Journal of Human Reproductive Science
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ORIGINAL ARTICLE Table of Contents   
Year : 2021  |  Volume : 14  |  Issue : 4  |  Page : 400-405
Effect of antagonist start day on cycle outcomes in poor responders


1 Department of Obstetrics and Gynecology, Etlik Zübeyde Hanım Women's Health Training and Research Hospital, University of Health Sciences, Ankara, Turkey
2 Department of Obstetrics and Gynecology, Gaziosmanpaşa University Faculty of Medicine, Tokat, Turkey
3 University of Health Sciences, Etlik Zübeyde Hanım Women's Health Training and Research Hospital, Center of Assisted Reproduction, Ankara, Turkey
4 Department of Obstetrics and Gynecology, University of Health Sciences, Ankara City Hospital, Turkey
5 Department of Obstetrics and Gynecology Private Practice

Correspondence Address:
Dr. Inci Kahyaoglu
Yeni Etlik Caddesi, No: 55, Keçiören, Ankara
Turkey
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Source of Support: None, Conflict of Interest: None


DOI: 10.4103/jhrs.jhrs_75_21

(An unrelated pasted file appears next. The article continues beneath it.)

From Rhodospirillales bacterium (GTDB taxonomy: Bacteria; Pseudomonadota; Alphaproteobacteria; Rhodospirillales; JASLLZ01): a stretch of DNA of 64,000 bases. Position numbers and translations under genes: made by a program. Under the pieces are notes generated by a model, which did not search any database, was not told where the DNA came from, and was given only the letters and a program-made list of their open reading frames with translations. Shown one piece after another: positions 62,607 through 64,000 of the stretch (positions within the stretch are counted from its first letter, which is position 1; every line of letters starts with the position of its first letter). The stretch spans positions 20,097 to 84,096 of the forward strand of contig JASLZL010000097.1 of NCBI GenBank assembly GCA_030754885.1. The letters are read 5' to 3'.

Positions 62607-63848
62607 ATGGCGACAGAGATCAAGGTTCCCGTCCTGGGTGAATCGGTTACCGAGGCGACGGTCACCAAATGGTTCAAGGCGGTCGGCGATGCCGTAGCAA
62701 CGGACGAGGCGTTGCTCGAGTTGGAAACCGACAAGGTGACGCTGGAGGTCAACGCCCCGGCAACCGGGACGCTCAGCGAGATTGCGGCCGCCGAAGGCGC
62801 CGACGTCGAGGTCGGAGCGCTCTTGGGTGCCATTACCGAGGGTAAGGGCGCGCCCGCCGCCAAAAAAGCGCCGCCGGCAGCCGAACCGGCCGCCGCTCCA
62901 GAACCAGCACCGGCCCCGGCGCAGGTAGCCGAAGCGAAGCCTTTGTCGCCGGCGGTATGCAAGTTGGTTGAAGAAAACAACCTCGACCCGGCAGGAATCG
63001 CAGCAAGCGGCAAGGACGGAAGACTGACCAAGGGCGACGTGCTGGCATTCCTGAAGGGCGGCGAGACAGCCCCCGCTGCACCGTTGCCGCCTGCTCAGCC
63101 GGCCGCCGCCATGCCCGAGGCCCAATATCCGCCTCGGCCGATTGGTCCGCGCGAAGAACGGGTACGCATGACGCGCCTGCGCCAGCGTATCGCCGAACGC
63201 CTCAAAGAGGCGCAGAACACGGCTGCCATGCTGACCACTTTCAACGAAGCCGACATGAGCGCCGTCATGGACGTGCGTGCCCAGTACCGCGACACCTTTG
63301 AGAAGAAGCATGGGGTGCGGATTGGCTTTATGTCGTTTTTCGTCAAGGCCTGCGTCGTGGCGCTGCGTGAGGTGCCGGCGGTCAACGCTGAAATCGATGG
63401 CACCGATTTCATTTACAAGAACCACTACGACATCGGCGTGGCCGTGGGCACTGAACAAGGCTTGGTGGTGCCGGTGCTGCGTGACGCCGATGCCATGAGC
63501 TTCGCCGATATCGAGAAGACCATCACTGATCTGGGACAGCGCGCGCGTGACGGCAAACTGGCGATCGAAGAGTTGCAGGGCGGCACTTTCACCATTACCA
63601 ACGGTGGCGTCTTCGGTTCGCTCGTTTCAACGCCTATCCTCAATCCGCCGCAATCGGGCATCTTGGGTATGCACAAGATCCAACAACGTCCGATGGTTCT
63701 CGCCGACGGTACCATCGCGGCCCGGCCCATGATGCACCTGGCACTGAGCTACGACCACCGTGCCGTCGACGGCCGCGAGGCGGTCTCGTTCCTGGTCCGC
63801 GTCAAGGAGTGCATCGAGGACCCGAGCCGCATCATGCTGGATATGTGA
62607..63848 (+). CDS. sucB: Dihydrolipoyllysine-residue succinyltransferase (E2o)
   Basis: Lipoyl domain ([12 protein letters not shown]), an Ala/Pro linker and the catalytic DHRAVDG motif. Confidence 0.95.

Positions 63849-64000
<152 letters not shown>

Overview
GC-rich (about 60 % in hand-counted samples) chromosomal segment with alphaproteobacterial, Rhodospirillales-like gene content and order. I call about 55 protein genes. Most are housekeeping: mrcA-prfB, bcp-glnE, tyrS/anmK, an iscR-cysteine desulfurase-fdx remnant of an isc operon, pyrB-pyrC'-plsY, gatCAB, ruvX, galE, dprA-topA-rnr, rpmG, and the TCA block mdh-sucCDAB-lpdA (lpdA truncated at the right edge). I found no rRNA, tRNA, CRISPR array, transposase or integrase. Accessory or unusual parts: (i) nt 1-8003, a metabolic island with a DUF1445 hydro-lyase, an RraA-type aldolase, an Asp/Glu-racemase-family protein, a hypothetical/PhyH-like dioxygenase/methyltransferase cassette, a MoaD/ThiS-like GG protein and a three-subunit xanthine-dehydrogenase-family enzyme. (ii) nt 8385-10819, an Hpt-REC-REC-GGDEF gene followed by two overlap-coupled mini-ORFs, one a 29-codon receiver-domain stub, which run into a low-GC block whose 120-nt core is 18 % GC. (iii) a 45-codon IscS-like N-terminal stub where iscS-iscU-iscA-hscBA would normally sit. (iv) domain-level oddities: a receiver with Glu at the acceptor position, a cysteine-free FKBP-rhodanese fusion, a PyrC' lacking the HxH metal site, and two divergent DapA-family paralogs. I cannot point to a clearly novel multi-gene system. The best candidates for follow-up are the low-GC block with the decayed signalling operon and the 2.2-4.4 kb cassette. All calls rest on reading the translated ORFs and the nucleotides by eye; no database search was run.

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Background: Despite the great advances in Assisted Reproductive Technologies (ART), management of poor responders has remained a great challenge. Gonadotropin releasing hormone antagonist (GnRH-ant) has been offered as a patient friendly protocol. In the literature, conflicting data exists about the effect of the GnRH-ant starting day on cycle outcomes. Aim: The aim of this study is to evaluate the effect of GnRH-ant starting day on cycle outcomes of patients with poor ovarian response defined by Bologna criteria. Setting and Design: This retrospective cohort study was conducted at an ART clinic of a tertiary hospital. Materials and Methods: A total of 361 cycles using flexible GnRH-ant, 195 in Group A (GnRH-ant administered before day 6 of stimulation) and 166 cycles in Group B (GnRH-ant started on or after day 6), were selected retrospectively for the study. Statistical analysis: Statistical analysis of data was carried out using using IBM SPSS Statistics Software (20.0, SPSS Inc., Chicago, IL, USA). Independent samples t-test and Mann–Whitney U test were used to analyze the variables. Results: Total antral follicle count was significantly higher in Group A compared to Group B (P = 0.009). Duration of stimulation was significantly shorter (P < 0.01) and total dose of gonadotropin used was lower in Group A when compared to Group B (P < 0.01). While higher number of oocytes was retrieved from Group A (P = 0.037), no between-group differences were observed in number of mature oocytes, fertilized oocytes, clinical pregnancy rate or ongoing pregnancy rate (OPR) per embryo transfer (P > 0.05). Conclusion: Early GnRH-ant start may point out a favourable response to ovarian stimulation in poor responders. However, clinical or OPRs were not different from the late GnRH-ant start group.


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